Butterflies and Moths of North America

collecting and sharing data about Lepidoptera

Northern pine sphinx
Lapara bombycoides Walker, 1856

Family: Sphingidae
Subfamily: Sphinginae
Identification: Forewing is gray with heavy black bands. Hindwing is brownish gray with no markings.
Wing Span: 1 3/4 - 2 3/8 inches (4.5 - 6 cm).
Life History: Caterpillar does not have a horn on its abdomen. Caterpillars pupate in thin cocoons underground.
Flight: . One brood from June-July.
Caterpillar Hosts: Various pines including red pine (Pinus resinosa), pitch pine (P. rigida), and Scotch pine (P. sylvestris); and American larch (Larix laricina).
Adult Food: Not reported.
Habitat: Mixed and coniferous forests.
Range: Nova Scotia west to Manitoba and Minnesota, south to Florida.
Conservation: Not usually required.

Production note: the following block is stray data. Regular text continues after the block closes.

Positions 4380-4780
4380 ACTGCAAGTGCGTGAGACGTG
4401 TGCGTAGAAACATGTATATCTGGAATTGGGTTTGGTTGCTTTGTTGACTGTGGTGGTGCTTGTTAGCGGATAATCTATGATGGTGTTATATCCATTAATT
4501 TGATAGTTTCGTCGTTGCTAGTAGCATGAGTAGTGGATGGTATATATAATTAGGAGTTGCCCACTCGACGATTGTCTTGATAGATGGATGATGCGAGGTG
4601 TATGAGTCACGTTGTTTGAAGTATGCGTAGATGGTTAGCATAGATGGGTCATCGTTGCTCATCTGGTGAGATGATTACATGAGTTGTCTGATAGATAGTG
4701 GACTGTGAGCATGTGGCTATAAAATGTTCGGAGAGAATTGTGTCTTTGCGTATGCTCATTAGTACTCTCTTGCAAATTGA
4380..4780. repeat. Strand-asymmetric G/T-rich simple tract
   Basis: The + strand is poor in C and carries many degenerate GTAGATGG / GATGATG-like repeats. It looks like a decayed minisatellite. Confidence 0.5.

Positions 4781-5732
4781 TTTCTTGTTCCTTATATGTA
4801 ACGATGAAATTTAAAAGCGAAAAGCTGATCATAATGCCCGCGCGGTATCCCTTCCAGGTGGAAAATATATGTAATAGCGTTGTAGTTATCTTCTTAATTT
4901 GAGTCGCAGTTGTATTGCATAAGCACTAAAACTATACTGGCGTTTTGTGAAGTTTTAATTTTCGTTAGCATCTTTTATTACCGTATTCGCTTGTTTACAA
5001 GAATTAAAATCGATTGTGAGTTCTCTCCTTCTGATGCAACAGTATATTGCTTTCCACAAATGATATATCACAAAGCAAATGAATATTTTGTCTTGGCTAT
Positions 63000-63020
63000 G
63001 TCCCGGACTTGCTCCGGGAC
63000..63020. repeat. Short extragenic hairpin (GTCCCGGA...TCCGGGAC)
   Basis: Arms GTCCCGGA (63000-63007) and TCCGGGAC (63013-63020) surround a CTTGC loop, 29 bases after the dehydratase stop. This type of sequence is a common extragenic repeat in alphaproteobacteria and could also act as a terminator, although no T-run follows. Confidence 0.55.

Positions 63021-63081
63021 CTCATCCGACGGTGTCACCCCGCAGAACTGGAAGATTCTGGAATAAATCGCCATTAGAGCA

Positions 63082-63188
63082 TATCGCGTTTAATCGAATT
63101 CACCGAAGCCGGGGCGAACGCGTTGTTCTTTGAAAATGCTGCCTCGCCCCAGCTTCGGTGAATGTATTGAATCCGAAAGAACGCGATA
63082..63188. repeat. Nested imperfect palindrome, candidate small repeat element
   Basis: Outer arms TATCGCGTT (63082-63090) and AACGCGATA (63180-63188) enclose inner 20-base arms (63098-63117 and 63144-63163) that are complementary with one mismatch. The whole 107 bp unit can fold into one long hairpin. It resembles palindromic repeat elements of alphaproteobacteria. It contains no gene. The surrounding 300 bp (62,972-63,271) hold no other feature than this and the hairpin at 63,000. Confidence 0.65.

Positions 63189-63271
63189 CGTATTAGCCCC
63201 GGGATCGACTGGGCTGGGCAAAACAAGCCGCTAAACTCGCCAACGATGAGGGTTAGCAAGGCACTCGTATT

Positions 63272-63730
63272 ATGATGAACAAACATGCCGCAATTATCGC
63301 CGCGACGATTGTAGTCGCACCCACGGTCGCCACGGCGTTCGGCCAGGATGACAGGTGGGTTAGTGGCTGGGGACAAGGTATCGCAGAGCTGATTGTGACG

NCGR: G5 - Demonstrably secure globally, though it may be quite rare in parts of its range, especially at the periphery.
Management Needs: None reported.
Comments: NULL

Pollinator Week was June 20-26, 2022!

Butterflies and moths are accidental pollinators of many flowering plants. While most species do not have special structures to carry pollen, they do brush against pollen and transfer it to other flowers.

Did you know? The Eastern Tailed-Blue (Cupido comyntas) flies close to the ground and uses its short proboscis to probe flowers of wild strawberry, white sweet clover, and other low-lying plants.